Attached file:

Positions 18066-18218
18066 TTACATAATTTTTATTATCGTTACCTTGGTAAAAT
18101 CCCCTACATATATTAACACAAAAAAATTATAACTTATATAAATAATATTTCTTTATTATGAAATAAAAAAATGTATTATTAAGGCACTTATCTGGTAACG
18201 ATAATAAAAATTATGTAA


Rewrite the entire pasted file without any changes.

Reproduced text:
Positions 18066-18218
18066 TTACATAATTTTTATTATCGTTACCTTGGTAAAAT
18101 CCCCTACATATATTAACACAAAAAAATTATAACTTATATAAATAATATTTCTTTATTATGAAATAAAAAAATGTATTATTAAGGCACTTATCTGGTAACG
18201 ATAATAAAAATTATGTAA